Piezoelectric stack actuators, also called stick-slip actuators,
are made of slices of ceramic material bonded together. This maximizes
displacement and the electric field strength while having a low driving voltage.
Stack actuators are currently used for fiber optic alignment, mirror and
electronic positioning, and cell manipulations. Sensor
Technology's multi-layer piezoelectric
actuator is a device consisting of a number of piezoelectric elements in a
stack. The elements are generally connected in parallel either through the
electrode structure or the insertion of brass electrodes between the elements.
When a voltage is applied to the assembly, it produces small displacements with
a high force capability.
Currently, there is only one modern flexible
wing being researched. NASA is testing an F/A-18 Hornet equipped with an Active Aeroelastic Wing. This wing has the ability to change the shape of it's wing
surfaces while in flight, which will provide a new measure of control and better aircraft
Boeing Phantom Works modified the test
aircraft wings at its St. Louis facility with additional actuators, a split leading edge
flap, and thinner wing skins. This would allow the outer wing panels, made of composite
material and lightweight aluminum, to twist up to five degrees. The traditional wing
control surfaces - trailing edge ailerons and an outboard leading edge flap - will be
used to provide the aerodynamic force needed to twist or "warp" the wing. In
addition, the plane has been equipped with highly sophisticated flight controls. Project
engineers hope to obtain roll performance at transonic and supersonic speeds close to that
of production F/A-18s, without using the aircraft's stabilizers (fully moving horizontal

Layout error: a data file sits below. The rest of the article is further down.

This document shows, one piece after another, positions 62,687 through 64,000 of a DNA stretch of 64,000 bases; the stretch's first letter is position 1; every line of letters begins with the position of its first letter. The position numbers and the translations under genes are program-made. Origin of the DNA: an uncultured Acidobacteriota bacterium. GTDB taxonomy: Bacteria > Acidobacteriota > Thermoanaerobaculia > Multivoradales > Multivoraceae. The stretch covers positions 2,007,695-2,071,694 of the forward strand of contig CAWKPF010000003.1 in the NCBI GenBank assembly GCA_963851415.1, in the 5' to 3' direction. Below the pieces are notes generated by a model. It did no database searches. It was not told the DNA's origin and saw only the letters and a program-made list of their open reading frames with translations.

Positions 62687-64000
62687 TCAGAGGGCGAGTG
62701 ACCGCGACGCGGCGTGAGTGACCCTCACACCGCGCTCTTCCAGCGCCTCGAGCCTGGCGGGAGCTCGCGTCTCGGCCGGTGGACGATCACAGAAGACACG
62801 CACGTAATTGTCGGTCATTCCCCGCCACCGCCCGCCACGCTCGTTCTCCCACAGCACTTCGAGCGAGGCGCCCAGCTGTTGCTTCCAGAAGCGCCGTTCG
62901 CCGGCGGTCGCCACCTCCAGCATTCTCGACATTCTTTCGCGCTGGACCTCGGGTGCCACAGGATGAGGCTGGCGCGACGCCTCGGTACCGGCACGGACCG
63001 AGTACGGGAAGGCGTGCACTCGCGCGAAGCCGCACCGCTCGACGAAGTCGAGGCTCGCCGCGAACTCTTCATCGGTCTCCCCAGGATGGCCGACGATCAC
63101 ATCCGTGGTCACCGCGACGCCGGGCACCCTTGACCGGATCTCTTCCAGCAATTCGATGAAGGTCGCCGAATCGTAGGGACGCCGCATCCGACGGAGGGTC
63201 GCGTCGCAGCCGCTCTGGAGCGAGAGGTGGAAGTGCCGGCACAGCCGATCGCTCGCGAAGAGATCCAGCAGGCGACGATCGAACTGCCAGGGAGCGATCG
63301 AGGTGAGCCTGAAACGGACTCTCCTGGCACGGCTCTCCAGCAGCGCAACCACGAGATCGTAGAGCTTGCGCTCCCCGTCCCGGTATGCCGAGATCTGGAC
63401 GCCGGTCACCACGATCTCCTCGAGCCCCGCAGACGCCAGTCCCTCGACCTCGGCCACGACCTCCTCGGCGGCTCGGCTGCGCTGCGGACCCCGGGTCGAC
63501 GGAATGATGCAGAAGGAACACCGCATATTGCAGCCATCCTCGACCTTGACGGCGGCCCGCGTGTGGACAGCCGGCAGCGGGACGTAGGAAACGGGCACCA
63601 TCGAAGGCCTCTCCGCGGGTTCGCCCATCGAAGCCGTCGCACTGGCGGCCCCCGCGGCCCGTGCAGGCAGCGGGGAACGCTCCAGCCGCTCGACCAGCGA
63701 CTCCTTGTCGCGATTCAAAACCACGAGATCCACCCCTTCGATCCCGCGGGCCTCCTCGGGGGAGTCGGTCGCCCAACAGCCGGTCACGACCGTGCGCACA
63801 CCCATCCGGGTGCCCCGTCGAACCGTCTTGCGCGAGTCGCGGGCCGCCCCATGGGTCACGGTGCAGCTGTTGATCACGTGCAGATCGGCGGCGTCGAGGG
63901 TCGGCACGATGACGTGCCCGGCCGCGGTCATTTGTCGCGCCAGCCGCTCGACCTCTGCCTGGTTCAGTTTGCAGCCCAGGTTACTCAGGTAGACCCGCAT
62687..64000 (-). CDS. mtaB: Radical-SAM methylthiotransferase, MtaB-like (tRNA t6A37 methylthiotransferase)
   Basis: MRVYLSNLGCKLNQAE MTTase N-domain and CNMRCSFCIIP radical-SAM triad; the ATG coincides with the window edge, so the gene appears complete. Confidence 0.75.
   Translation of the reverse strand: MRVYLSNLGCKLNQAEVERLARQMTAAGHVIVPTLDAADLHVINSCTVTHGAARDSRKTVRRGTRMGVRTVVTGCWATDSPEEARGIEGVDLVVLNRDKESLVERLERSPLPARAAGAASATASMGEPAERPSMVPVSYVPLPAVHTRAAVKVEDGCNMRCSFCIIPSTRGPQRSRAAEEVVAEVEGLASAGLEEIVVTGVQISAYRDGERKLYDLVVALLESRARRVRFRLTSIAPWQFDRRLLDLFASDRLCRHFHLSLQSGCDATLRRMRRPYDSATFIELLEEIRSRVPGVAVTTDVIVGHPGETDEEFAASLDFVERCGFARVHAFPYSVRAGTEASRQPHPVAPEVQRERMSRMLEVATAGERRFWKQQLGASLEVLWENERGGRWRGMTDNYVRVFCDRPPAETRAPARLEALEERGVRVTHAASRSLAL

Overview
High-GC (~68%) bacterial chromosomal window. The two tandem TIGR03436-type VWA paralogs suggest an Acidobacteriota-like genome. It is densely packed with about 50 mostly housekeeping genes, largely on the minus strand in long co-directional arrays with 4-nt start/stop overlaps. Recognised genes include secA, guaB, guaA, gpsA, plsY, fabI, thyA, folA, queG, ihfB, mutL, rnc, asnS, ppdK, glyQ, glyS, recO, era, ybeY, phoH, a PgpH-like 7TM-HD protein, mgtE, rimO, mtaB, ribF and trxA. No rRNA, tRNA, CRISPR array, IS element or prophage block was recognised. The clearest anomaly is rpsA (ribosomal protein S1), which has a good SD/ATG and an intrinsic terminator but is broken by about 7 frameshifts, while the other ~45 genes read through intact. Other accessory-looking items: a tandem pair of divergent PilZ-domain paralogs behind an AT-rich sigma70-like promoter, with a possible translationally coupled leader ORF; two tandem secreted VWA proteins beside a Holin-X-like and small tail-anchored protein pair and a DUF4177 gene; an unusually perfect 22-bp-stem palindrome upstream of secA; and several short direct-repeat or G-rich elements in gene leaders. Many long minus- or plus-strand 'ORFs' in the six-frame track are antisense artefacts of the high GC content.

tail flight control) and with smaller control surface deflections.
*Because of the diverse nature of our product, we
felt that AIAA was the best organization to affiliate with our project because
of its support for innovative research and development.
The American Institute of Aeronautics & Astronautics was
formed in 1963 with the merger of American Rockets Society (ARS) and the
Institute of Aerospace Science (IAS), with a
mission to advance the arts, sciences, and technology of
aeronautics and astronautics, and to promote the professionalism of those
engaged in these pursuits. Today the non-profit, educational based
organization has a membership of more than 31,000, all of whom have one thing in
common: devotion to the progress of engineering and science in aviation, space,
and defense. There are over 50 corporations who are
members of AIAA. Membership benefits include the
opportunity to broaden their business base in both the U.S. and international
markets and the ability to influence aerospace policy in congress.
The AIAA hosts many workshops, technical meetings, management
conferences, and professional development courses each year. The AIAA
publishes six technical
journals and a whole series of college level textbooks, and a few
general interest books focused on aerospace and astronautics. The AIAA also
publishes once a month Aerospace America,
a magazine full of feature writers; critical research, developing technologies;
and features on design, electronics, materials, computer applications, science,
and policies that affect aviation, space, and defense.
The AIAA is fully committed to funding and educating anyone
interested in aviation engineering and science. The AIAA offers a total of 40
scholarships: 30 scholarships offering $2,000 to undergraduate students
and 10 scholarships offering $5,000 to graduate students. They also offer
design competitions, in which a team is to solve a real world
problem. There are five undergraduate competitions, one graduate competition, and
one open competition in which a team must design, build, and fly an airplane. Currently there are 145
active student branches set up at colleges, junior colleges, and
universities, with 12 branches in foreign countries. Currently there are 5,000 members
worldwide. The AIAA also offers students the chance to present research in a
formal technical meeting with the Regional Student Paper Conference.
There are many benefits in being a member of AIAA. Members
are encouraged to establish important professional contracts. Members are
also able to gain recognition from their peers, access comprehensive resources and research services,
and access the job opportunity
Our idea is to devise a way to change the shape of an airfoil using piezoelectrics.
The Piezo ribs are the substantive core of our product. The piezoelectric actuators themselves can transform electrical energy into massive amounts of linear force. Since these actuators are relatively small, many of them can be stacked into the wing.